Tuesday, April 29, 2008

On becoming agnostic towards hero worship

I've struggled with writing what I've been thinking and conceptualizing over the last few years. I'm not particularly philosophical, generally speaking, nor am I smart enough to succinctly capture some of those thoughts.

But the newest Clemens "issue", has somehow pushed me to try putting words to a slowly growing feeling towards hero worship. So here it is:

I've become agnostic towards the Temple Of The Holy Athlete.

I'm not ready to declare myself an athiest since I still want to believe and hope in the best of people, especially my favorite athletes, but I've given up worship at the Temple. I still believe in guys like Jeter (not perfect, I know), John Smoltz, Mariano Rivera, Mike Lowell, etc.

I'm not really sure why it's finally coming to this. There have been horrible, spoiled, frustrating, maddening, revolting athletes for ages. I went to college with Derrick "whoopdedamndoo" Coleman. I owned tickets to watch the mid-90's Knicks. I watched Strawberry and Steve Howe "blow" their careers. I was disgusted by the way Bonds treated nearly everyone. Mike Vick. The Josh Howard "admission" this week. Shawn Kemp, period. The list goes on and on.

I'm trying not to sound or act with a righteous indignation, but how do I explain to my boys, ages 8 and 5, what Clemens is accused of doing? PED use, alleged adultry, alleged statutory rape, and not to mention (likely) lying to a Congressional Committee. [This is not purely an anti-athlete rant; I harbor the same feelings towards the Spears family, Lindsay Lohan, etc. of the Hollywood circuit. I've got to explain how Zoey 101 got pregnant when she's just 15? puh-lease.]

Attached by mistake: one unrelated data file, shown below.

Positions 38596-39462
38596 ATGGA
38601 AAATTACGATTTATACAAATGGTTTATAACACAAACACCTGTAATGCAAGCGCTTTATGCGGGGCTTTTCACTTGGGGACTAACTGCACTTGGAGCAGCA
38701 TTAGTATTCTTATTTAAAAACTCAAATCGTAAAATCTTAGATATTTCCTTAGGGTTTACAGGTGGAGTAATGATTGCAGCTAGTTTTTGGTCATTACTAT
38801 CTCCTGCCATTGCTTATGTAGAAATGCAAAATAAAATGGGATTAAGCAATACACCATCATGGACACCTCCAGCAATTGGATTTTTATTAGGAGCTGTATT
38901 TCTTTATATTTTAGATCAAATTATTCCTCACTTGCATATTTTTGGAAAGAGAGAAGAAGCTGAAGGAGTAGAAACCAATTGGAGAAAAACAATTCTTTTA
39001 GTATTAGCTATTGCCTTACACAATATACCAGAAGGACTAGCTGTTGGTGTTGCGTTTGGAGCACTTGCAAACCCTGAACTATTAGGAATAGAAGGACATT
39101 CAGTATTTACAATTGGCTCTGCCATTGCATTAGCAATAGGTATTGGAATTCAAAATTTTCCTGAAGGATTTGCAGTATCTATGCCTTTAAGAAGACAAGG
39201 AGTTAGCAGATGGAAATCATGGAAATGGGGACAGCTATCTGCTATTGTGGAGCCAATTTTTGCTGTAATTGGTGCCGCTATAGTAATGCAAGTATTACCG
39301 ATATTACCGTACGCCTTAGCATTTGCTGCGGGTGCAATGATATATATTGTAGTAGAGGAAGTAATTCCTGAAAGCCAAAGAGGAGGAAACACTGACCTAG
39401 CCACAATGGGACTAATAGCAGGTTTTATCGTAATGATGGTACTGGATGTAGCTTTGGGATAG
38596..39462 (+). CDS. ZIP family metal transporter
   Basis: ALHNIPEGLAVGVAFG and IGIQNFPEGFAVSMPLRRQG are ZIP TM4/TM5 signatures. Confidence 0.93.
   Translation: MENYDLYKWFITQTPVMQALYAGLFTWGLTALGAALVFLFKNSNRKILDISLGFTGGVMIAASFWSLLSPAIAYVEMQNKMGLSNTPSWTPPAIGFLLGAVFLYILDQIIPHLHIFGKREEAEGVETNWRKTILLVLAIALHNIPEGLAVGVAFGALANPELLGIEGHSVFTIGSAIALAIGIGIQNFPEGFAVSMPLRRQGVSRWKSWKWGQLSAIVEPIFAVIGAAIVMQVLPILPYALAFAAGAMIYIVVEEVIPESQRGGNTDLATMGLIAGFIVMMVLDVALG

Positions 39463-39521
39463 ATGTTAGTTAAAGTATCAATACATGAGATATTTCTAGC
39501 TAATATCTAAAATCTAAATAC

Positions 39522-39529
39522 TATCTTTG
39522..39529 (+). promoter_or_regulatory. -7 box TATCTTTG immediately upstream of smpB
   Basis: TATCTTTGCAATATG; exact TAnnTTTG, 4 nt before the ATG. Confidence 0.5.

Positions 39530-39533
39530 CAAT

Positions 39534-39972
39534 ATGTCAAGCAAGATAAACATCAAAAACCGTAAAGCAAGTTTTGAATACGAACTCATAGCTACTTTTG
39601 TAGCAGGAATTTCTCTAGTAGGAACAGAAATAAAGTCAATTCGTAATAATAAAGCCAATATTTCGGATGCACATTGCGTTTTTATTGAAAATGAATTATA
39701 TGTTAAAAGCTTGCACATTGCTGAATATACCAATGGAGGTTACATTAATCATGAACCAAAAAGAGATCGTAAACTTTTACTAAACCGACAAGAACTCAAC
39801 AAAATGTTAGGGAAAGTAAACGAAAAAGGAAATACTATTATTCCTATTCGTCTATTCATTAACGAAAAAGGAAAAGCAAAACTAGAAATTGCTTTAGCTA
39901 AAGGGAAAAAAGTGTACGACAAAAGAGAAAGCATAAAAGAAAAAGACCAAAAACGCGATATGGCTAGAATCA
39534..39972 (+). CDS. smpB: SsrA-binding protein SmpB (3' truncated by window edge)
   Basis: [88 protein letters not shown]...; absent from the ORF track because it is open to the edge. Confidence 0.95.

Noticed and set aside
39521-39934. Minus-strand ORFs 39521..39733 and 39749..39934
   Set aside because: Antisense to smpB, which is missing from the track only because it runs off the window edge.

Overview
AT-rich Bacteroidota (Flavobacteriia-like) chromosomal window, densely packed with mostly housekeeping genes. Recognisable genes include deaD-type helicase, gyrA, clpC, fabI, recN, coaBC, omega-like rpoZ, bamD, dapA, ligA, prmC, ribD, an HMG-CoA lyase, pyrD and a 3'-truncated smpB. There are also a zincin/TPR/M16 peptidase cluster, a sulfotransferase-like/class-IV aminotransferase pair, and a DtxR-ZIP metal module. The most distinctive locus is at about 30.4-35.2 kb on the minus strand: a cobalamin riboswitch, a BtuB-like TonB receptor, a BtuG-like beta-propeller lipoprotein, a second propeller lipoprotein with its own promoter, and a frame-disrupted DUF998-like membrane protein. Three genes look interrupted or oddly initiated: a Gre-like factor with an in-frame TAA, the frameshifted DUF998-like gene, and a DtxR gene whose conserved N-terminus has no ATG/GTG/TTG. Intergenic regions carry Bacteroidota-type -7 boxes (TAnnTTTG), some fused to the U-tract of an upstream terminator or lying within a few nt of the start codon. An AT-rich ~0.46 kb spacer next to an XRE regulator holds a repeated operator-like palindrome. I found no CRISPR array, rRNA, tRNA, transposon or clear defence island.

Where does this come from? The fact that these athletes are treated differently than everyone else as soon as their talents are noticed certainly must play a role. The fact that others with less talent and less initiative try to cling to these people, hoping the crumbs of success fall in their laps also must play a role. The enablers are everywhere, looking to latch onto the comet's tail.

But, these guys act as if they are better and more deserving of everything than anyone else. That's what makes it all so difficult. When the slightest bit of humility is almost the sign of the apocolypse, well, I just don't know...

So now Clemens, at his own behest, has opened the kimono of his personal life. The life of a gifted, yet flawed, superstar athlete. We're going to see how easy it was for him (and others) to treat women like disposable razors while feigning being an upstanding citizen, husband, son, father, brother. We're going to see how legions of yes-men enabled a pattern that ultimately led to the unwinding of Hall Of Fame career.

Any wonder why I've become agnostic?

Of course I will still root for my favorite teams and players, but the hero worship is long gone. So how do I balance being a fan and instilling fandom in my boys with balancing their young hero worship? They collect jerseys and I try to get them ones of players who represent the "good" in sports but who knows. They each have a Carmello Anthony jersey (thanks for the 2003 NCAA title), even though I know he's not a saint. But I certainly make an effort to get them players who (I think) represent the good in sports. Nash, Pujols, LeBron, Mo, Jeter, Jordan, etc.

I'm open to suggestions but I'm no longer worshipping at the Temple Of The Holy Athlete.

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